PH, Japan reaffirm cooperation in sea activities, support in maritime claim

Published October 25, 2021, 8:08 PM

by Betheena Unite

The Philippines and Japan reaffirmed their commitment to sustain activities at sea following international law, including the 2016 arbitral ruling that ruled in favor of the Philippines in a maritime dispute.

MARITIME DIALOGUE — Foreign Affairs Assistant Secretary for Maritime and Oceans Affairs Maria Angela A. Ponce (left) and Ministry of Foreign Affairs Southeast and Southwest Asian Affairs Department Deputy Director-General Hon. IshizukiI Hideo (right) headed the 4th Maritime Dialogue. (Photo courtesy of the DFA-MOAO)

During the 4th maritime dialogue with Japan on Oct. 22, both countries emphasized the importance of conducting activities at sea in accordance with international law, including the UN Convention on the Law of the Sea (UNCLOS).

“They also reaffirmed the 2016 Award on the South China Sea arbitration as final and binding international law that strengthens the legal order over the seas,” the Department of Foreign Affairs (DFA) said in a statement.

Foreign Affairs Maritime and Ocean Affairs’ Assistant Secretary Maria Angela A. Ponce led the Philippine delegation while the Japanese delegation was headed by Deputy Director-General Ishizuki Hideo, of the Southeast and Southwest Asian Affairs of the Ministry of Foreign Affairs.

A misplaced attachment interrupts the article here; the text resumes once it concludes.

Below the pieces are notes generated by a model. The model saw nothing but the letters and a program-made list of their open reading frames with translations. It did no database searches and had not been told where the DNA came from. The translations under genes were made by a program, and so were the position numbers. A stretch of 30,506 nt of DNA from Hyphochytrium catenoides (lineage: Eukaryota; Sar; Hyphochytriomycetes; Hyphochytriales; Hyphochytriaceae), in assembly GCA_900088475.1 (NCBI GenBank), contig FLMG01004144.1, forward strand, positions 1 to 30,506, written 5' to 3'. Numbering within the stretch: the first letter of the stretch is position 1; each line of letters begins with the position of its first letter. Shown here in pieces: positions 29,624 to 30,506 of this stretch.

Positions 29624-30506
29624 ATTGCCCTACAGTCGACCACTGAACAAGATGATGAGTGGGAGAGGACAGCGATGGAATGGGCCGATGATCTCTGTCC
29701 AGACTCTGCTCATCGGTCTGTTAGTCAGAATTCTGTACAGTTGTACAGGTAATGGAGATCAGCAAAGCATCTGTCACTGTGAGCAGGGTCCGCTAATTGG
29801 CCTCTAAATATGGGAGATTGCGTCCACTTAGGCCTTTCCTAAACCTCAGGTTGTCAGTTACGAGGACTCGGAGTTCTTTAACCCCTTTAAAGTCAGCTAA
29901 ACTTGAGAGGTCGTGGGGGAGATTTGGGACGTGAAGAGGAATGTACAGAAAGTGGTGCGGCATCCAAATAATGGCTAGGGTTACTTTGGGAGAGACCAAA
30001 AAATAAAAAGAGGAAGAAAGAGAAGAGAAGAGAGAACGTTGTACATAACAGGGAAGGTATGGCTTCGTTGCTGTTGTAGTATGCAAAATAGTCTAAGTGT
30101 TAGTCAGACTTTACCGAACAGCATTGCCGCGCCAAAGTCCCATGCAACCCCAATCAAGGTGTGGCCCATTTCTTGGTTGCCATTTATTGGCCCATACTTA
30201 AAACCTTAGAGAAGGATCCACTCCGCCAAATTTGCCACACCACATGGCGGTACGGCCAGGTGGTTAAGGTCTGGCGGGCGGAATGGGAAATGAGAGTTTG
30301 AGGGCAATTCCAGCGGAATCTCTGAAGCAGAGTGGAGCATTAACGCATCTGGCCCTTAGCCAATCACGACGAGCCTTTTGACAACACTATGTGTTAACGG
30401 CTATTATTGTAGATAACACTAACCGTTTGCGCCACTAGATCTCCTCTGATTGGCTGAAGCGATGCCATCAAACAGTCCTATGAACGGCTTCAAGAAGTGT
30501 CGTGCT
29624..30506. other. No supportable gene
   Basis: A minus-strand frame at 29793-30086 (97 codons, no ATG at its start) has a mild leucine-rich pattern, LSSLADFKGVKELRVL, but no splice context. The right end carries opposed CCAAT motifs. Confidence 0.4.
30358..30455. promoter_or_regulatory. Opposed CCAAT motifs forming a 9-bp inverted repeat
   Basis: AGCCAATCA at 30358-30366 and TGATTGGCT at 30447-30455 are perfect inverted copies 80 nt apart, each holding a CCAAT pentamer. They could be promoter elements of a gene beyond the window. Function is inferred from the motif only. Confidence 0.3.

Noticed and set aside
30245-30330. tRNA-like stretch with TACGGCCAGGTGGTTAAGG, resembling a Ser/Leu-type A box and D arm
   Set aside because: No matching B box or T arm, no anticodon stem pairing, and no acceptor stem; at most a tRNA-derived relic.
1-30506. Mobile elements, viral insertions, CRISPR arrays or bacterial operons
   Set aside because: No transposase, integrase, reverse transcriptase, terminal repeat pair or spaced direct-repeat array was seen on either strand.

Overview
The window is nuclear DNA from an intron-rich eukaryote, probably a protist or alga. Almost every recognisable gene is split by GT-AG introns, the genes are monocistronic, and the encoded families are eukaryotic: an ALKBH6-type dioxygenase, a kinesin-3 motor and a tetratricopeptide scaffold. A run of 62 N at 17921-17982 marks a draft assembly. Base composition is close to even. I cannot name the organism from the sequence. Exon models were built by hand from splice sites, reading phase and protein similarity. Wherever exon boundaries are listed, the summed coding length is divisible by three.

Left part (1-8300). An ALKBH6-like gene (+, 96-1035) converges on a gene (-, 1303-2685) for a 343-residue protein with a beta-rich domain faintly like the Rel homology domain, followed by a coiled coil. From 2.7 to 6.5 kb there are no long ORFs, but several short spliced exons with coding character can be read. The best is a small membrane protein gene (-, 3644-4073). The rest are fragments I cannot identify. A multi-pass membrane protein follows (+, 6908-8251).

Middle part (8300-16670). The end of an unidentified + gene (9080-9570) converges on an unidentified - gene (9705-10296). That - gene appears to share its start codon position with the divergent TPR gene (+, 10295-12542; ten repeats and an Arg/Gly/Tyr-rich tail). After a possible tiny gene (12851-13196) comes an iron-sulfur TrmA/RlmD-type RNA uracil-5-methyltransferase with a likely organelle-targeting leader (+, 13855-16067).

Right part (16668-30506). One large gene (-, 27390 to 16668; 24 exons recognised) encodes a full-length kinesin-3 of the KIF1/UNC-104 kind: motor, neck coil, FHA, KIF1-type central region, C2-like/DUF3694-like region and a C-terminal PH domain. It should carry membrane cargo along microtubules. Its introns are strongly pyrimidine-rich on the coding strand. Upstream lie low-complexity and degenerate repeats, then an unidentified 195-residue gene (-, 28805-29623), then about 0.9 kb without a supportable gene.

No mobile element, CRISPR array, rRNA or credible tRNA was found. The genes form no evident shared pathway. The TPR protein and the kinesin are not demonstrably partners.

Both delegations discussed issues on the security situation in the region, including the East and South China Seas, and Sulu Celebes Sea, updates on maritime law enforcement, defense and coast guard cooperation, fisheries, marine environment, and maritime domain awareness.

“The Philippines and Japan committed to further deepen and expand maritime cooperation in efforts to strengthen bilateral relations, and to continue coordination on maritime-related issues of mutual interest,” the DFA said.

The dialogue was convened to commemorate the 10th anniversary of the Philippines-Japan Bilateral Strategic Partnership and the 65th anniversary of the normalization of diplomatic relations between the two countries.

In 2016, the Hague-based tribunal ruled that there was no legal basis for China to claim historic rights to resources within the South China Sea areas falling within the so-called nine-dash line. It also found that China supposedly violated the Philippines’ sovereign rights in its exclusive economic zone by interfering with Filipino fishing and petroleum exploration and building artificial islands.